Results

Paleobiogeographic patterns

Geographic range data were analyzed separately across all cephalopods and individually for both nautiloids and ammonoids. As mentioned above, species geographic range size data were tested for normality within each temporal stage using the Anderson-Darling normality test (see Sokal & Rohlf, 1994). Range size data within each temporal stage were not normally distributed for any data combination (P < 0.005). Instead, distributions were left skewed across all temporal stages for every data grouping. Data were subsequently log-transformed to normalize data, and statistical analyses were performed on both original and transformed data.

In general, geographic range size (either mean of transformed data or median of original) of ammonoids and nautiloids increases during the Missourian and Virgilian stages (Fig. 3), which was a time of sea-level rise due to warming during an interglacial (Isbell, 2003; Montañez & Poulsen, 2013), such that there may be an association between the sea-level rise and the increase in geographic range. Another possibility is that there was some change in taphonomic or collecting conditions associated with Virgilian strata that made it easier to discern the actual biogeographic distributions of species at this time, relative to other time intervals (G Piñeiro, pers. comm., 2018). However, none of the changes in geographic range were statistically significant, so it is not possible to infer strong correlation between the sea-level rise, or possible taphonomic factors, and the range expansion. For instance, Mann–Whitney U tests, a non-parametric test used to compare two sample medians (see Sokal & Rohlf, 1994), found no statistically significant changes (at P ≤ 0.05) in median geographic range size for any temporal stages separately across all studied cephalopods, as well as individually for nautiloids and ammonoids, even prior to correction for multiple comparisons. This is because for the cephalopods studied median range values are constant through time (79 km2). Mean values (which are also relevant for understanding patterns of change in the data, G Piñeiro, pers. comm., 2019) do show more change through time in our data than the corresponding median values, as might be expected, but median values are better to focus on for statistical purposes when the data are not normally distributed, as is the case herein.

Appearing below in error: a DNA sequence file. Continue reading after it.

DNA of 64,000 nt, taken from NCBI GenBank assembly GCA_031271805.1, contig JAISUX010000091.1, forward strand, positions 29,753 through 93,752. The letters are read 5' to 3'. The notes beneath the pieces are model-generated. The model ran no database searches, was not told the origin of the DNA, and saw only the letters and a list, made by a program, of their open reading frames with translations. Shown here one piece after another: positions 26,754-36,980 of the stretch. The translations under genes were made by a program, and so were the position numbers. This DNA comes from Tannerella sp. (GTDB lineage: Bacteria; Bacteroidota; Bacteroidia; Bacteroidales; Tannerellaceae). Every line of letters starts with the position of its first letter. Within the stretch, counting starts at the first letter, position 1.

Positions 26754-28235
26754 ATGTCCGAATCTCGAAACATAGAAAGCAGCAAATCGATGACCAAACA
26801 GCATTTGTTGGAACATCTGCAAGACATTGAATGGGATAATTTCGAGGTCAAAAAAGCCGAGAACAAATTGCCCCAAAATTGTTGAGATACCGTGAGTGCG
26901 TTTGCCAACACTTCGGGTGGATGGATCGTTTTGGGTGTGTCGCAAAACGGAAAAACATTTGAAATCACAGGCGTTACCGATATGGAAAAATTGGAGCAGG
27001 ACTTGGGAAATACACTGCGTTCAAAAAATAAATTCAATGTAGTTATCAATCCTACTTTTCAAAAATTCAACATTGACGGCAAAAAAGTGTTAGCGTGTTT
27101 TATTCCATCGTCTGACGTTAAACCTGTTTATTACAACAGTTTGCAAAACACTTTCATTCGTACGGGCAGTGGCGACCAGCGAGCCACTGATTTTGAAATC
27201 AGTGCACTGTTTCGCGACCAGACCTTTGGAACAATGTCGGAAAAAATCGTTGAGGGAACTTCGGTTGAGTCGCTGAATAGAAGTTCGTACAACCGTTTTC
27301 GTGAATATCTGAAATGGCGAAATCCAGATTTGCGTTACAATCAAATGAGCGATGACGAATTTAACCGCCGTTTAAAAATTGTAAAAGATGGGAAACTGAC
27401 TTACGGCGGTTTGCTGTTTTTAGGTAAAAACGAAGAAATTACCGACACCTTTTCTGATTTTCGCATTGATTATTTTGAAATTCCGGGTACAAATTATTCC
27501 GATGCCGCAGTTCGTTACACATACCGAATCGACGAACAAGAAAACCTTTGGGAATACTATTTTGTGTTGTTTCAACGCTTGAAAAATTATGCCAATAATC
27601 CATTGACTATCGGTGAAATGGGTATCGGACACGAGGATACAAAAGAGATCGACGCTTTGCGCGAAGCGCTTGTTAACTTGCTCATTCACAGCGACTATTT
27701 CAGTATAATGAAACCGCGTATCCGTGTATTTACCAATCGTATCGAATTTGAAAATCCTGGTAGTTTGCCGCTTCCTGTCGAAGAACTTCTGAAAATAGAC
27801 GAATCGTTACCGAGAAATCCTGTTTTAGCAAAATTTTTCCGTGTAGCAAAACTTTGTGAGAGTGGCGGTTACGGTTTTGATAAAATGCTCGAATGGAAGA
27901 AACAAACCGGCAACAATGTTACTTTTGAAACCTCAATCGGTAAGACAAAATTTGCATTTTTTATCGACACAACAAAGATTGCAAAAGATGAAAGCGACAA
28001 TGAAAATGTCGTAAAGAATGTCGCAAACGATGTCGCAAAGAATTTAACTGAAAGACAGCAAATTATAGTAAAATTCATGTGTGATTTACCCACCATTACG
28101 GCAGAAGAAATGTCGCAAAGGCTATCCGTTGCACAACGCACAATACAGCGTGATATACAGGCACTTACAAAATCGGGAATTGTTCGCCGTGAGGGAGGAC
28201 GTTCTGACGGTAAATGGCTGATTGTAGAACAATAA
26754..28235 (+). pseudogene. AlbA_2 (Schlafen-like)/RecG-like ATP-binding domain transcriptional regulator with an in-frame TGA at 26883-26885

Mean geographic range size in km2 of cephalopods through time.

Figure 3: Mean geographic range size in km2 of cephalopods through time.

Nautiloid species (A) and ammonoid species (B) range changes occur but are not statistically significant when analyzed using non-parametric tests (note, median range size data not graphed but for all cephalopods they are 79 km2 for all time intervals, for ammonoids they are 78.5 km2 for the Desmoinesian and Wolfcampian and 79 km2 for all other time intervals, and for nautiloids they are 79 km2 for all time intervals) or when log transformed data are analyzed using parametric tests (note log transformed data not graphed but mean transformed values for all cephalopods are 5.51 [standard error 0.75] for the Morrowan, 4.05 [standard error 1.02] for the Atokan, 4.36 [standard error 0.49] for the Desmoinesian, 5.65 [standard error 0.49] for the Missourian, 5.96 [standard error 0.79] for the Virgilian, and 4.31 [standard error 0.52] for the Wolfcampian).